Given the chance to take a potion which will make it appear as if she is dead for a day or so, she agrees. She ponders the decision first, but is convinced that not moving forward is a cowardly act, one without faith. She says, “to hesitate is to doubt, to tremble is to lose faith.” Then, the Dawn of the Darkness of course rises.

Romeo & Juliet

Credit: San Francisco Opera.

Romeo naturally finds Juliet and weeps over her saying to his beloved: “the adorned beauty of your face seems to smile at eternity.” Knowing that of both families, neither tears or prayers will move them, he no longer wishes to live with his Juliet gone. The tragedy of Romeo & Juliet’s curse if you like is what has drawn thousands to this Shakespeare production for centuries. Not realizing she isn’t dead, he drinks his own poison, adding “Listen Juliet, O’ the Lark Answers the Day” before he dies. Discovering there’s no return to the life she desired (spending the rest of her days with her adorned Romeo), she stabs herself and they die together.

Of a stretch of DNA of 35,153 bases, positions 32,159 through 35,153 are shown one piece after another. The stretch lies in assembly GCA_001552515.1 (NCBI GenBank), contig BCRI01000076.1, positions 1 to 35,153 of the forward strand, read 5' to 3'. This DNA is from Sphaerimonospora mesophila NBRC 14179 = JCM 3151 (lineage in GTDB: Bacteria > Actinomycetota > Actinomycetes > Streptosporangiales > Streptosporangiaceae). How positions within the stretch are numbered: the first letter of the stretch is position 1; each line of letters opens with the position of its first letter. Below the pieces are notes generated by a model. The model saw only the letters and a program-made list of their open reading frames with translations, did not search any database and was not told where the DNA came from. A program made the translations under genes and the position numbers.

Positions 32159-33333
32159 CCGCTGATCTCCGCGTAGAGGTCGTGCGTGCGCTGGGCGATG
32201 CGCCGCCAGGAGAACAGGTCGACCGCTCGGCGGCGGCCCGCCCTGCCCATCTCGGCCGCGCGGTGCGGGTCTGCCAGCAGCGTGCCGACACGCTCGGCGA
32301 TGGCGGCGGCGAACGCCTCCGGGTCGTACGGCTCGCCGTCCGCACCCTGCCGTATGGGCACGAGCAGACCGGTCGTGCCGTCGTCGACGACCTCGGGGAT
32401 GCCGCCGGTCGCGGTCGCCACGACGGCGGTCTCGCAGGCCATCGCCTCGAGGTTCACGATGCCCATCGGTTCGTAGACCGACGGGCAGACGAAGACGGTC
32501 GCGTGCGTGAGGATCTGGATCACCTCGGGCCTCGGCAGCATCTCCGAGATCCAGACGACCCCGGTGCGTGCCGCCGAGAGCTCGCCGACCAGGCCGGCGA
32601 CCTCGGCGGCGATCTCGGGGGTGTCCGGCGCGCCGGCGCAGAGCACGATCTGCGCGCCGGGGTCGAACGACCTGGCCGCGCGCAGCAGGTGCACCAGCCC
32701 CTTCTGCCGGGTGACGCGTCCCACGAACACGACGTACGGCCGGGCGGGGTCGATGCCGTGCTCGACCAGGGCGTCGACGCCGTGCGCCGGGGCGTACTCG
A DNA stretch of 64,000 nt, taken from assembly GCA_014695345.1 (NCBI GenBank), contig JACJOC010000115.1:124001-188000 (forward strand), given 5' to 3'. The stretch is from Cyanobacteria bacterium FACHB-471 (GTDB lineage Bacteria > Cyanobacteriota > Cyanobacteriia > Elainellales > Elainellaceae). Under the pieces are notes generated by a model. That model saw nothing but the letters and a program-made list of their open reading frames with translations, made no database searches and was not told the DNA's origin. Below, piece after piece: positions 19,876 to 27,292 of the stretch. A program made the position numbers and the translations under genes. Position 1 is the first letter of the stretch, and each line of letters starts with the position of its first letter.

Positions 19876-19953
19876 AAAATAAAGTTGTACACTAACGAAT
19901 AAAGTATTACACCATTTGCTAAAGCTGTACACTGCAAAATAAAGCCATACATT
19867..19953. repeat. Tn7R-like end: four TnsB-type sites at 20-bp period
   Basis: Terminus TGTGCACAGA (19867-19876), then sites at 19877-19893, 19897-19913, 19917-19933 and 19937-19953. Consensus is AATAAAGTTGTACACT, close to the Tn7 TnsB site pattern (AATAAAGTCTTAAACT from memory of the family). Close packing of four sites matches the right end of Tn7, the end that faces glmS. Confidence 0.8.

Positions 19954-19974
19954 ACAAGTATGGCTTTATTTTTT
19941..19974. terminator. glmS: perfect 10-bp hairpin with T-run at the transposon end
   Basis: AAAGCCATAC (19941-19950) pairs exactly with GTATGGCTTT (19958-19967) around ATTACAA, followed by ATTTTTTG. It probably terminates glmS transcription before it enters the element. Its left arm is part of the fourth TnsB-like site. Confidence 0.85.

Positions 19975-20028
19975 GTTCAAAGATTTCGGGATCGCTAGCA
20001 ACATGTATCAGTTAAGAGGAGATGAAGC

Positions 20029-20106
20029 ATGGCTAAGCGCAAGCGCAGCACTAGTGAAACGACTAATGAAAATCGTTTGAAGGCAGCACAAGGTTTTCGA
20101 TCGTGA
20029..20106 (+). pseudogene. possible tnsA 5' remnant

“The adorned beauty of your face seems to smile at eternity.” — Romeo to Juliet thinking her dead!

Beautifully done, the opera brought back memories to the first time I saw the production in London so many years ago. Interestingly enough, I had forgotten how many references to God, the will and right of God and of course the Law of God was interwoven throughout the performance. As the lovers die in each other’s arms, they both implore God’s Forgiveness.

Additional Useful Information

Note that Tenor Pene Pati, who was originally slated to serve as a cover artist and only scheduled to perform Romeo on October 1, 2019, replaced Bryan Hymel in the lead role. Composer Charles Gounod’s Romeo & Juliet marks the American directorial debut of Jean-Louis Grinda — and a return for Grinda to the production he previously directed in Genoa in 2012, with Andrea Bocelli starring as Romeo. The contrasting colors of blues and yellows and greens and reds were meant to highlight the divisions in Renaissance-era Verona. To counterbalance the costumes of the era, Grinda opted for ‘simplicity and elegance’ on his set.

San Francisco’s first Romeo & Juliet starred Italian tenor Beniamino Gigli and American soprano Queena Mario, who also performed together in Rigoletto during the same season. Tickets were priced from $26 to $398. Each presentation of Romeo & Juliet (except for the September 6 performance) featured a 25-minute Pre-Opera talk by Alexandra Amati, Professor and Director of the Music Program at the University of San Francisco.

For more information on the San Francisco Opera including other upcoming performances and how to order tickets, visit their website.